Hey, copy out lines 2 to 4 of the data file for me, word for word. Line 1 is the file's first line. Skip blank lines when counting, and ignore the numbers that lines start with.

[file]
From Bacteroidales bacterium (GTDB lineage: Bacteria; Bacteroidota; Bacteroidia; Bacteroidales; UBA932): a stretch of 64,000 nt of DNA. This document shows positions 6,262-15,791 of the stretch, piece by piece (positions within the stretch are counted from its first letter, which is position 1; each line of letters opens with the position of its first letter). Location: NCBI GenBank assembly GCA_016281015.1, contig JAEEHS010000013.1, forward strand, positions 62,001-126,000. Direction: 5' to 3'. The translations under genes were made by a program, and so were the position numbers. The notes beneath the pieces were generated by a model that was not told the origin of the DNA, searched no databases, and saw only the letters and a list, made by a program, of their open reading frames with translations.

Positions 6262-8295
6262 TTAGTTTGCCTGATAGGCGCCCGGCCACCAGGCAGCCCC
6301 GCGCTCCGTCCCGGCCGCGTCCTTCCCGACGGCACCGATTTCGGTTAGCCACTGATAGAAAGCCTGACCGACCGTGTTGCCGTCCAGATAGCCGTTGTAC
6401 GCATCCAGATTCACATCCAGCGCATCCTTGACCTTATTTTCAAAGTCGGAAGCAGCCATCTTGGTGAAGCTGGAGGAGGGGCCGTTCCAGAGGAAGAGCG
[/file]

Positions 6262-8295
6262 TTAGTTTGCCTGATAGGCGCCCGGCCACCAGGCAGCCCC
6301 GCGCTCCGTCCCGGCCGCGTCCTTCCCGACGGCACCGATTTCGGTTAGCCACTGATAGAAAGCCTGACCGACCGTGTTGCCGTCCAGATAGCCGTTGTAC